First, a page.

Lauper said she agreed to the sale, for an undisclosed amount, when it became apparent the Swedish company wasn’t just in it for the money. “Most suits, when you tell them an idea, their eyes glaze over, they just want your greatest hits,” Lauper told The Associated Press at the Pophouse headquarters in Stockholm earlier this month. “But these guys are a multimedia company, they’re not looking to just buy my catalog, they want to make something new.”
Four decades after her breakthrough solo album, the 70-year-old Queens native is still brimming with ideas and the energy to bring them to stage.
Lauper said she’s not aiming to replicate the glittery supernova brought to stage in ABBA Voyage where stupefying technology offers digital avatars of the ABBA band members as they looked in their 1970s heyday, but rather an “immersive theater piece” that transports audiences to the New York she grew up in.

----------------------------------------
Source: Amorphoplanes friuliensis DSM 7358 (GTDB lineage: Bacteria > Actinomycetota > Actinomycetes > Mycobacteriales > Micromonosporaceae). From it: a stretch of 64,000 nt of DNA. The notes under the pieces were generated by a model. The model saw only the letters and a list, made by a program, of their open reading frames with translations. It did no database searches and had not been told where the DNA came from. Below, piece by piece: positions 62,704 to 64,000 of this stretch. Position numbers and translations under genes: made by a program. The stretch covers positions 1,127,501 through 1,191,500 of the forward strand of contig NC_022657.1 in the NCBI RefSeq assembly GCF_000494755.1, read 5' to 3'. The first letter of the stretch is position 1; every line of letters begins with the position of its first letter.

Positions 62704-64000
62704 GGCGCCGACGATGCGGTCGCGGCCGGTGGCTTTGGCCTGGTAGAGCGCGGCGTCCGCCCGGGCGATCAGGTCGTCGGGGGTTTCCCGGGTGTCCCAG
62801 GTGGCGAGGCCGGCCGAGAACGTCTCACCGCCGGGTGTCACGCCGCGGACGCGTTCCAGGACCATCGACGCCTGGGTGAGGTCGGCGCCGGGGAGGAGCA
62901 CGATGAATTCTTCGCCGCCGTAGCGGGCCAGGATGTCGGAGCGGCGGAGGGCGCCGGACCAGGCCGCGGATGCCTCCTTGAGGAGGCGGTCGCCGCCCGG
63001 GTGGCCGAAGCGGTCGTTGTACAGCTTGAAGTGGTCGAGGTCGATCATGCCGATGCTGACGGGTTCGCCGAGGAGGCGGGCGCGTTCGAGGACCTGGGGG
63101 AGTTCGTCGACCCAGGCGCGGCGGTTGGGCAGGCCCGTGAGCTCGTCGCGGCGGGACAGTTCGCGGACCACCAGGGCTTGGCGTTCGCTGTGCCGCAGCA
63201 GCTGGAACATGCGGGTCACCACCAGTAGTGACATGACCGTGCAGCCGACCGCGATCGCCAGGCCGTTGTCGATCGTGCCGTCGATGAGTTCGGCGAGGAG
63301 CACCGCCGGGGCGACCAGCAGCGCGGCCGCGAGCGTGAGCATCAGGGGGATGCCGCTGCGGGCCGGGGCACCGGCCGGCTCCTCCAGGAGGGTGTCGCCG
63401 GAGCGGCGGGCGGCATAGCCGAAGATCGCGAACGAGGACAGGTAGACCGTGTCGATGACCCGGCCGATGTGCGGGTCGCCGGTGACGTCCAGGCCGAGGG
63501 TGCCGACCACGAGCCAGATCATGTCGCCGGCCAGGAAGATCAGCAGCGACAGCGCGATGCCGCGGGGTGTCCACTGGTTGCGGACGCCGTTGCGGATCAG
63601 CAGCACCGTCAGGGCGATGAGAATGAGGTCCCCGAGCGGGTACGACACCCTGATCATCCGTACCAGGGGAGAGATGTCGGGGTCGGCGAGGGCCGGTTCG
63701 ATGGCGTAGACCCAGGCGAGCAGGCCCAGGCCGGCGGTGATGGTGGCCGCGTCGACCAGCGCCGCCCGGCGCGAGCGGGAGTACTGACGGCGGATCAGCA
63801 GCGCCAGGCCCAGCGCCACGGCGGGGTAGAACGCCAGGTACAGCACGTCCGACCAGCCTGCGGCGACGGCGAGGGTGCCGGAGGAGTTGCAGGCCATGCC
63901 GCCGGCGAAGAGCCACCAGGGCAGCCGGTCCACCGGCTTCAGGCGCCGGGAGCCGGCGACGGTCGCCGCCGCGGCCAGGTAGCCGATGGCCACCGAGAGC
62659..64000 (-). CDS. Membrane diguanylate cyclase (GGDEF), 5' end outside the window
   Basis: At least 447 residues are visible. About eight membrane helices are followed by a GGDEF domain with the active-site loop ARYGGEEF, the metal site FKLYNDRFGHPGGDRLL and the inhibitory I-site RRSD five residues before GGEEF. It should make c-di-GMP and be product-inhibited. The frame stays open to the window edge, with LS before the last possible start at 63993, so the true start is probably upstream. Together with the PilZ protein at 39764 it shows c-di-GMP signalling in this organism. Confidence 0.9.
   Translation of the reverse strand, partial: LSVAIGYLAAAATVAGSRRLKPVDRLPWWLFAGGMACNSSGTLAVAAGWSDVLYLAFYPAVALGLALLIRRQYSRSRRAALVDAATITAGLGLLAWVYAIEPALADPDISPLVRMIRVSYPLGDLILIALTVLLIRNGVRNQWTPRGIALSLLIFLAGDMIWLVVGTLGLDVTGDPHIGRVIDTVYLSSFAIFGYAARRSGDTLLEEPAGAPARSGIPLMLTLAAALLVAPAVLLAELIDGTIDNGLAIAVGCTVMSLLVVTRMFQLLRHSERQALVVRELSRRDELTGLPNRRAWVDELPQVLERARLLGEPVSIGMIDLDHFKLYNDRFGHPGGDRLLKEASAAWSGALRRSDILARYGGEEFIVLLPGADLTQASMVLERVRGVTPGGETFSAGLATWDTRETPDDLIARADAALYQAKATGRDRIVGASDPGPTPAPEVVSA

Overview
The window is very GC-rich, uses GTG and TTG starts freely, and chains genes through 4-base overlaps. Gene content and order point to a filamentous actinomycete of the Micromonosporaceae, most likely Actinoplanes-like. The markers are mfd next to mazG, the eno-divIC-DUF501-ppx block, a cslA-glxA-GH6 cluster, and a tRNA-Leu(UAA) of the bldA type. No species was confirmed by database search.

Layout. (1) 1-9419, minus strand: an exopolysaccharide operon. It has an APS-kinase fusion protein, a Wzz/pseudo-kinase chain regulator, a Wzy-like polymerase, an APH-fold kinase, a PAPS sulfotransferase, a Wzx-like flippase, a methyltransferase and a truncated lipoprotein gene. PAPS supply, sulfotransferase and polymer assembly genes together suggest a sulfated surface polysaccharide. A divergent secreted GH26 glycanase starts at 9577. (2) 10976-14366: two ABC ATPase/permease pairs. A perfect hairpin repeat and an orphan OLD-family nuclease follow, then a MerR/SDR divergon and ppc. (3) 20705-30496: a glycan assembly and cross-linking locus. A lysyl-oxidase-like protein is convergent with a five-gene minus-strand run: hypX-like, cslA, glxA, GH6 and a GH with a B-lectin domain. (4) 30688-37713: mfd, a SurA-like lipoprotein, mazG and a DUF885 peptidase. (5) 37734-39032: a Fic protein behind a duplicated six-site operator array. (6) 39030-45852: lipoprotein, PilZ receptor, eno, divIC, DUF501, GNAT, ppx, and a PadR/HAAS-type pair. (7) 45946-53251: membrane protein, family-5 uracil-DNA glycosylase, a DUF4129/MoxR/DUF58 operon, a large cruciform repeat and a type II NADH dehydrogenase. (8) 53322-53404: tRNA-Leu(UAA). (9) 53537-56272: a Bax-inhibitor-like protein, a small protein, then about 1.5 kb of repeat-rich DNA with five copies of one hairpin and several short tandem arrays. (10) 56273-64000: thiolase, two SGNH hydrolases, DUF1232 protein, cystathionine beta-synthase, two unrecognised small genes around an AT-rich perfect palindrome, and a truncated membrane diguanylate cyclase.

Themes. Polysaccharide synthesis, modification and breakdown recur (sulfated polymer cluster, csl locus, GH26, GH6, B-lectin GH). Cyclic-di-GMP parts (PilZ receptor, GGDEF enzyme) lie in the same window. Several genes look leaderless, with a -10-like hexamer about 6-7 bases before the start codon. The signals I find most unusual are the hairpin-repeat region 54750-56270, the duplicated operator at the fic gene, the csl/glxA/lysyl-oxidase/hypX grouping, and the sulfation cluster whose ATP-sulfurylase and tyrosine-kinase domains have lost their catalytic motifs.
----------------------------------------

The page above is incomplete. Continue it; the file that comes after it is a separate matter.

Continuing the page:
“It’s about where I came from and the three women that were very influential in my life, my mom, my grandmother and my aunt,” she said.
Lauper has long advocated for women’s rights and gender equality, and her 1983 hit “Girls Just Want to Have Fun,” reinvented by other female artists through the years, has become a feminist anthem. Lauper seems humbled by this responsibility.
It was during the large Women’s March in 2017 following the inauguration of Donald Trump where she saw protesters with signs reading “Girls just want to have fun" that gave her the impetus to raise money for women’s health. So far, she has raised more than $150,000 to help small organizations that provide safe and legal abortions.
“I grew up with three women. I saw the disenfranchisement very clearly. And I saw the struggles, I saw the joy, I saw the love,” she said. “And it made me come out with boxing gloves on.”
Lauper hopes the new show can bring the memories of those women back to life a little, along with “the reasons I sang certain songs, and the things that I wrote about.”


Kate Winslet’s ‘Regime’ Is Not a Dictatorship — Behind the Scenes, at Least

 This image released by HBO shows Kate Winslet in a scene from "The Regime." (HBO via AP)
This image released by HBO shows Kate Winslet in a scene from "The Regime." (HBO via AP)
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Kate Winslet’s ‘Regime’ Is Not a Dictatorship — Behind the Scenes, at Least

 This image released by HBO shows Kate Winslet in a scene from "The Regime." (HBO via AP)